Toys With a Media Kicker

Reuben is a member of The Motley Fool Blog Network -- entries represent the personal opinion of the blogger and are not formally edited.

Hasbro (NASDAQ: HAS) is the second largest publicly traded toy manufacturer. It has seen its shares come under pressure of late and now yield nearly 4%, notably more than its main competitor Mattel (NASDAQ: MAT). While toy sales are the core of the business, the company is making an interesting foray into content using its collection of well-known brands to make such things as cartoons and movies. That's a media kicker that should set the company apart from its main competitor.

Toys, Toys, Toys
Hasbro is about one third the size of Mattel. However, its collection of name brands is no less impressive than its rival's, with industry leading names like Transformers, NERF, Playskool, My Little Pony, Tonka, GI Joe, and Play-Doh. It also has a massive library of game brands, including Monopoly, Clue, Candyland, Risk, and the more recently acquired Wizards of the Coast collection, which includes the highly popular Magic the Gathering game. This is an impressive lineup that gives the company notable clout in the toy industry.

One important differentiating factor between the two toy companies is the extent to which Hasbro has embraced media. It has a division that creates cartoons around its brands, including Transformers, My Little Pony, Play-Doh, and Pound Puppies, among others. This content is distributed across multiple platforms, including the Internet, via Netflix (NFLX) and others, and multiple television channels. One key channel is The Hub, a “multi-platform” partnership with Discovery Communications (NASDAQ: DISCA).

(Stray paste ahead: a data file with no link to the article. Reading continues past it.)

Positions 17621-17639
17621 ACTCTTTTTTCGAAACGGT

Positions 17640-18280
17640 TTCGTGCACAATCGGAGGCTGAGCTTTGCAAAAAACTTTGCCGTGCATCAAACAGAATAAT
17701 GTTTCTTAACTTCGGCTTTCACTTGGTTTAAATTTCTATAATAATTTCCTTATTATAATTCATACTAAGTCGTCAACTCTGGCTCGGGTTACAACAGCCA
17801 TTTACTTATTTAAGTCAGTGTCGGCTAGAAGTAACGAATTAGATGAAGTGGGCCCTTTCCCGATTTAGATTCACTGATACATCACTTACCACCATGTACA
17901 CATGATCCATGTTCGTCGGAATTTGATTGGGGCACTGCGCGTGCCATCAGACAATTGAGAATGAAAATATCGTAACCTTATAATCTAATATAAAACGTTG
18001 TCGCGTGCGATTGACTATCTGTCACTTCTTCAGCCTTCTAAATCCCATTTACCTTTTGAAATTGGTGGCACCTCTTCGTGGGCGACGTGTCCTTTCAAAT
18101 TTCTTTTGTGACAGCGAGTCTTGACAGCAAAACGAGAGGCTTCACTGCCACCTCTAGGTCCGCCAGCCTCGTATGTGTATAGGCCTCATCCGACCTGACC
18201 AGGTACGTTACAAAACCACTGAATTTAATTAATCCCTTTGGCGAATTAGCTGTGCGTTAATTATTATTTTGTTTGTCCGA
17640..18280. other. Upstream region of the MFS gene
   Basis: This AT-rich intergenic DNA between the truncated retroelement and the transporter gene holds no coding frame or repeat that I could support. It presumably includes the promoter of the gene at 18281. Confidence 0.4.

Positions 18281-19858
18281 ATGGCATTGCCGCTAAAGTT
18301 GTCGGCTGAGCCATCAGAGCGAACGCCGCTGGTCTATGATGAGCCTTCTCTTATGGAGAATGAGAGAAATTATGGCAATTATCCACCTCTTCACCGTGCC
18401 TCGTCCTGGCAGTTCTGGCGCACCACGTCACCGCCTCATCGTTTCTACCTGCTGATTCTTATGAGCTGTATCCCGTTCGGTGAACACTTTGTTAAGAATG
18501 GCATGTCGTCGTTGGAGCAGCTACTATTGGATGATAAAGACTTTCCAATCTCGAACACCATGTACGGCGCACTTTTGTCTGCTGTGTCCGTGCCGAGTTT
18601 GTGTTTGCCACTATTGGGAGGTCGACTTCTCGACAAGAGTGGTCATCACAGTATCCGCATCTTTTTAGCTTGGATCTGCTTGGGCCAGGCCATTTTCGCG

The Hub joint venture gives Hasbro an immense amount of control over how its brands are promoted. The content that is shown here and on other channels also helps to create organic demand for Hasbro's toys. In some ways, it's better than the old Soap Operas, since the entire show is an advertisement. As the company expands this effort, it will build a treasure trove of content that it will be able to use again and again.

For The HUB, the content is desirable because it unites the toys with which kids play with the channel. The benefit is pretty obvious: if a child likes My Little Pony, he or she will probably love the TV show. Thus it’s a win-win for Discovery and Hasbro.

Movies, big screen, direct to video, and video games are other areas where Hasbro has been very active. At the end of the day, putting all of these efforts together creates a massive brand identity and portfolio around what were once just seen as kids’ toys. These brand identities, then, start to compound, to some extent, with each piece building on the others. This should be a key business driver over the long term.

A Little SWOT